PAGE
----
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My Lord Bishop ; Christian men-At this time of the evening the position of a new speaker is not allogether one to be envied, and yet the privilege of addressing such a meeting as this, even for a few minutes, is not one that any man of large sympathies could decline. I stand forward, therefore, at once with thankfulness and alacrity, although I see the necessity of re-casting in some measure what I had formed the idea of saying to you. I have been led to wonder as I listened and watched how it has come to pass that, I believe for the first time, two deans of cathedrals have been asked to address a working men's meeting at a Church Congress. And I have come to the conclusion that it is not without a certain fitness that they should do so. Those who arranged the meeting had, I think, some real apprehension of the relation of cathedrals and their clergy to the sentiments and the needs of the people. I will try in the briefest manner to make my words good. I will be egotistic enough to ask, What is a dean ? and to answer it. We who stand here to-night, as almost the junior deans of the Church of England, represent institutions which are based upon ihe most entirely and strictly popular principles. A dean is the head of one of the most essentially democratic institutions in the world. In the first place, the dean of a cathedral is the president or chairman of the bishop's senate. You might call him the diocesan speaker or the spokesman of the clerical house of canons in every diocese. The Dean of Gloucester has referred to the origin of the relations between Church and Parliament. I do not say that the Church created Parliamentary institutions, for there were Senates in older civilisations ; but it was the Church which filled and inspired the nations of the modern world with the spirit-if not the very form-of the popular institutions under which we live. Historians tell us truly that synods and chapters were the model of Parliament. There is another respect in which the cathedrals are in harmony with the popular ideas of our own time. The clergy who administer them are a living and acting brotherhood or community. The dean is only the senior brother of a religious association or brotherhood which represents the diocese, and is its only undying representative. If the minds of any of you have been filled with the ideas of common life, common work, common funds, and common energy and effort, I put it to you that the cathedrals characteristically and specially represen those ideas. If again, -and I speak to you as churchmen, although I know that what I say will find an echo in hearts which do not own allegiance to the Church-if your desire is to see the Christian institutions of your country shed a light upon, and raise men's hopes for the development of those ideas of freedom and fellowship and equal rights, do not part with your cathedrals. Keep them, and make us do our duty and help us to do it. No one, I think, will contradict me if I say that the most popular presentment of Christian ideas and influences to-day is to be found in some of our ancient cathedrals. I could gladly say much more on this subject, but I forbear. Something has been said about a new era of legislation, and a new day that is dawning in our country. God grant it. No heart welcomes the rising tide of popular liberties and popular authority, and the elevation of the people with less fear and with more enthusiasm than does that of at least one dear. And I might speak not only as I do for two, but for a dozen of us. But I want to point out to you that you must not claim all the credit of these sympathies for the future or even for the present. I do not think that the new era of social legislation, in which you and I will together take a hearty and active part, is only going to begin to-morrow, or that it only began yesterday, or the day before. I am not going back into the remote past, although I believe the elevation of the people has been co-eval and co-extensive with the life of the Christian Church ; but I will say that even in its modern form the movement has been at work amongst us during the last fifty years at all events. It has been with us since and before the date of Mr. Tennyson's first singing of his hymn of welcome to the coming time, “Ring out the old ; ring in the new.” This era of

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beneficent social legislation and determined claim of more attention to the people's needs, surely began more nearly with the life-work of that noble Christian gentleman whom England mourns to-day, and whom she will bury to-morrow.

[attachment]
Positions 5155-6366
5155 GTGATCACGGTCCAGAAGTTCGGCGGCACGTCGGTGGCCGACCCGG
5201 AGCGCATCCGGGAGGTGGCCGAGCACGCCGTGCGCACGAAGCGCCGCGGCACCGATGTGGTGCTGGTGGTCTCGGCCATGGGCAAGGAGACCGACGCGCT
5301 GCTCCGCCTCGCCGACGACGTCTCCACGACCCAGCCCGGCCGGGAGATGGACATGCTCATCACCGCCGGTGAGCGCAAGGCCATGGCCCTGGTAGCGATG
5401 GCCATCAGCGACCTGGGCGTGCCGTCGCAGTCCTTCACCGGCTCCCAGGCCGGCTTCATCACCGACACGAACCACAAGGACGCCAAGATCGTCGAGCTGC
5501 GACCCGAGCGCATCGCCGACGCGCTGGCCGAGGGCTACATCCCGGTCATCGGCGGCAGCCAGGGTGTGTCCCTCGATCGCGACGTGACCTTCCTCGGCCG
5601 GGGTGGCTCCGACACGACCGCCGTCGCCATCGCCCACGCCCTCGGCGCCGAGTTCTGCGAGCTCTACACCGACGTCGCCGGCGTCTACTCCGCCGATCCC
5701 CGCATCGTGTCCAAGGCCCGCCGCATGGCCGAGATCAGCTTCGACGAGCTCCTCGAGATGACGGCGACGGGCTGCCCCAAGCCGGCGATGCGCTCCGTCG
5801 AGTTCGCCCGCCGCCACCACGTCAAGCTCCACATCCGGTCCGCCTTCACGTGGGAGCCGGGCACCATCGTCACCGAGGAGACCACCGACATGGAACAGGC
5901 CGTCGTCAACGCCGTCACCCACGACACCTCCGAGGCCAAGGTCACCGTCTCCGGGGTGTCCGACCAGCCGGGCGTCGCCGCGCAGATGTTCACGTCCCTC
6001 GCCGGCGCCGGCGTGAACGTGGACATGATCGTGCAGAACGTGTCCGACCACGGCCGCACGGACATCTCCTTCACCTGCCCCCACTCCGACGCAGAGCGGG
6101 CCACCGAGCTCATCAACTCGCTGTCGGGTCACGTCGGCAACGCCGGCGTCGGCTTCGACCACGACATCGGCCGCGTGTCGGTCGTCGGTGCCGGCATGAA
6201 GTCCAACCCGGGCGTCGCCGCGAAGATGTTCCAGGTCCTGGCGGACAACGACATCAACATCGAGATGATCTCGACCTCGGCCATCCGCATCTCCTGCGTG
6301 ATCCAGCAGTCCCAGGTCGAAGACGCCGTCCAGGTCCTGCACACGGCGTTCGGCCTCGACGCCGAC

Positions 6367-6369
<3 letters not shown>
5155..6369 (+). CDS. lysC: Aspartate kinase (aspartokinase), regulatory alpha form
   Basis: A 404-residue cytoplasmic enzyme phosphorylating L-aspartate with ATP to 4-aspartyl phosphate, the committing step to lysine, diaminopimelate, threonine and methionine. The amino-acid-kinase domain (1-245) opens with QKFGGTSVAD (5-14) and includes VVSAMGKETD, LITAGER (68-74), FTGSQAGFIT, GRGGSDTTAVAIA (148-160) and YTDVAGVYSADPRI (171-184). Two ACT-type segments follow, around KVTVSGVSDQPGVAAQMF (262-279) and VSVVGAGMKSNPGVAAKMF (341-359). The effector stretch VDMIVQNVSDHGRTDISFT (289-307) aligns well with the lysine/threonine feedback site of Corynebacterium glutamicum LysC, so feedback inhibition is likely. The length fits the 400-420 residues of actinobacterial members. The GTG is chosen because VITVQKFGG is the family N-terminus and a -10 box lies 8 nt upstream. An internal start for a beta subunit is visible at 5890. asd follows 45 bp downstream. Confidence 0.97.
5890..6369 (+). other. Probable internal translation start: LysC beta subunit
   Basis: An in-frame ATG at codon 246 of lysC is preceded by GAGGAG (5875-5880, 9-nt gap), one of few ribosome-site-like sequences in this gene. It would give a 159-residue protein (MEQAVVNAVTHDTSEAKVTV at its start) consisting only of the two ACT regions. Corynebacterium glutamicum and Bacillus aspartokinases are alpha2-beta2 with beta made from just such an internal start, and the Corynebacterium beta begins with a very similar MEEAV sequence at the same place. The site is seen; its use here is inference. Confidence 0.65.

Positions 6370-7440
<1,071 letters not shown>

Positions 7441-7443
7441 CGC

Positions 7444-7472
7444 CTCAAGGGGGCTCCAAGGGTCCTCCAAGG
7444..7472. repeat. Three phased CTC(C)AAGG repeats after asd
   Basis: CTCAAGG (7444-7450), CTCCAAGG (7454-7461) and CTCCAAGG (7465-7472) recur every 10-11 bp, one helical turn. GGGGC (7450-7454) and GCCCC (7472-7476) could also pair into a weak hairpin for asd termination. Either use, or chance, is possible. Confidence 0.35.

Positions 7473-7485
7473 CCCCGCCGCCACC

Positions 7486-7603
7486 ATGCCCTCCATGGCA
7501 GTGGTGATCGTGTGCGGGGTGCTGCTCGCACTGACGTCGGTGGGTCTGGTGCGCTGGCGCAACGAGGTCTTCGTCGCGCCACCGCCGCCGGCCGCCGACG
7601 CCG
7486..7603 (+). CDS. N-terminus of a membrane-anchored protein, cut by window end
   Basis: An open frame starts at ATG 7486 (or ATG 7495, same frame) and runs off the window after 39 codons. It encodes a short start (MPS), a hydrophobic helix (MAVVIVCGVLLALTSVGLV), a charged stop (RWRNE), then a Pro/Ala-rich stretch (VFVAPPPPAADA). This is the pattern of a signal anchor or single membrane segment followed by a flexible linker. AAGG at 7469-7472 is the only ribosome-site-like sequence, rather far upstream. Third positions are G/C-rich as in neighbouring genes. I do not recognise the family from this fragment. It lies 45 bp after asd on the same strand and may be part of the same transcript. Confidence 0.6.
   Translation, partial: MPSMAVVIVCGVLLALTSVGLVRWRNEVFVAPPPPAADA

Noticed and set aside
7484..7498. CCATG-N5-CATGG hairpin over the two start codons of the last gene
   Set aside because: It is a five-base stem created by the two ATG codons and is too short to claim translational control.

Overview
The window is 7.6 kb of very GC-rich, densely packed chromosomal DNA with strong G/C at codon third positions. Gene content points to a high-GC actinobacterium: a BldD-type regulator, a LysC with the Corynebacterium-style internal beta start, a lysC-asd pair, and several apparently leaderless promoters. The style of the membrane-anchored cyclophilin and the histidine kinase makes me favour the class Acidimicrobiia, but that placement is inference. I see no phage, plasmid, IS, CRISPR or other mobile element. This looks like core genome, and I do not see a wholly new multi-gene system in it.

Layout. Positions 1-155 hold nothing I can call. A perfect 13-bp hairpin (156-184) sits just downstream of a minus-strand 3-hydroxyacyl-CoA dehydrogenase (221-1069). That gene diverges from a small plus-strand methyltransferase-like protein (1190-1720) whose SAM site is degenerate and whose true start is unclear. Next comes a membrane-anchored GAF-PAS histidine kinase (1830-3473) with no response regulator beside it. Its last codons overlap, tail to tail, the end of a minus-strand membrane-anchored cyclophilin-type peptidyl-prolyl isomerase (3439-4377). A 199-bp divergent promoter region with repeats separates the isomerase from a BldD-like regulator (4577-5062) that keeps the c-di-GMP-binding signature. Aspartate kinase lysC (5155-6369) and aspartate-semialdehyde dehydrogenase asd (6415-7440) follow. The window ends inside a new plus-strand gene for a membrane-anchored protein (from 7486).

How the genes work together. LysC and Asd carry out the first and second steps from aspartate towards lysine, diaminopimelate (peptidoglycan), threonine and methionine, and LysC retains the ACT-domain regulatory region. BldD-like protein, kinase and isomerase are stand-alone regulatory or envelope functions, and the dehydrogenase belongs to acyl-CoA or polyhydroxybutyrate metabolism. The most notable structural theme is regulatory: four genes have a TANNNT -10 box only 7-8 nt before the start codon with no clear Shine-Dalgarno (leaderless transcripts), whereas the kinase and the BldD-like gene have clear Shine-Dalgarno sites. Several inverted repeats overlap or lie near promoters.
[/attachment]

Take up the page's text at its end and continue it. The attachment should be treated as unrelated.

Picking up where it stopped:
It is forty years, and more, since the House of Lords and the House of Commons-for Lord Shaftesbury was then in the Commons-wrung from capital and the employers of labour the Ten Hours Act, which has changed the face of Lancashire and the north. I hope that you will forgive me for pointing out that the leader and spokesman in that greai enterprise of deliverance of white slaves and redemption of English bondsmen and bondswomen was actually a Conservative politician; nay, even a great peer ; nay, if you will believe it, a large landowner. And what is more, all will admit to-day that this motive was the idea and the impulse of Christian faith and Christian fellowship. And in the course of that great campaign, which resulted in so mag. nificent a victory, it was necessary to fight and even to coerce some of those great capitalists and manufacturers and employers of labour who have now, forsooth, discovered, or at all events claimed by some of their modern spokesmen, that they are the monopolists of political wisdom, of true Liberalism, and Christian socialism! My brother of Gloucester has already “magnified our office humourously.” I have ventured to do so, quite seriously and conscientiously. I claim it as a witness for popular rights, and for its bearers the right to speak in the name of Christian ideas, which really dominate the mind of the people to-day. And while I am pointing out to you that, without any joking at all, a dean is bound by the facts of the case to be of all men--a democrat. I think I need hardly tell you after the brilliant speech, at once philosophical and popular, which has charmed us all, that the Bishop of Carlisle was once a dean! I cannot help adding a few words to the emphatic appeal which came from the layman-a soldier of his country and a soldier of his Church-who stood here just now, and spoke so bravely and truly on the progress of social purity. What I have to say shall be spoken in the fewest words, and shall be as strictly as possible to the point. Colonel Everitt did but glance at my point, but it has often been borne in upon me as a father of boys. How are we to speak to them, and what are we to say to them to caution them in time, and with wise words against the perils they will have to face on going into the world ? I think this by far the most delicate and anxious point in the whole of this difficult question. I want to offer to you fathers two ideas, which, I think you may quite fairly and usefully and fearlessly urge upon them. I would say to you, say to them, do not be betrayed by popular language, which has a right side to it, but which is very easily carried too far; and do not indiscriminately and rashly speak of all the natural relations and intercourse of the sexes and all that belongs to them as unclean. God in heaven forbid ! I believe that harm is often done in the minds of boys by too indiscriminate application of such terms as “ filthy” and “beastly” and “soul” and “dirty" to that which belongs after all to the highest and noblest and most sacred relations of mankind. Do not consign one vast territory of human lise, and that on its noblest side, to the devil. Reclaim it, and proclaim it as God's. Glorify it, and glorify God in it, as in every other department of your life. The second thought I wish to give you may seem to occupy a somewhat lower-or a secondary-level, but it has its roots in the deepest of all we know of God and man. Tell the young that the honest, lawful, chaste, pure, God-given joys of Holy marriage outweigh absolutely and incomparably, and beyond the reach of the very liveliest, evil imagination, all the pleasures, real and imaginary, of lust and sin ; warn them of the pricks and stings of conscience that wait on pleasant sin ; tell them that God made them what they are ; tell them of the un. conscious innocence and peace of which God has made them capable; tell them that their whole life can be lived according to His will ; tell them that self is sin, and that there is no other sin ; that the sins, the actual wrong doings we encounter and resist, or else, alas ! give way to, are but symptoms of the one and central sin--the pleasing of self, the gratifying of self, the declining and refusing of the law, which is also love; tell them that to the pure and chaste and modest all things are pure. All that belongs to the intercourse of the sexes is neither sin nor uncleanness. God forbid ! Marriage was in Paradise where all was good, where the great good God of all placed the man and his wife, whom He had made—“ male and female created He them” and where “He saw all that He had made, and behold it was very good".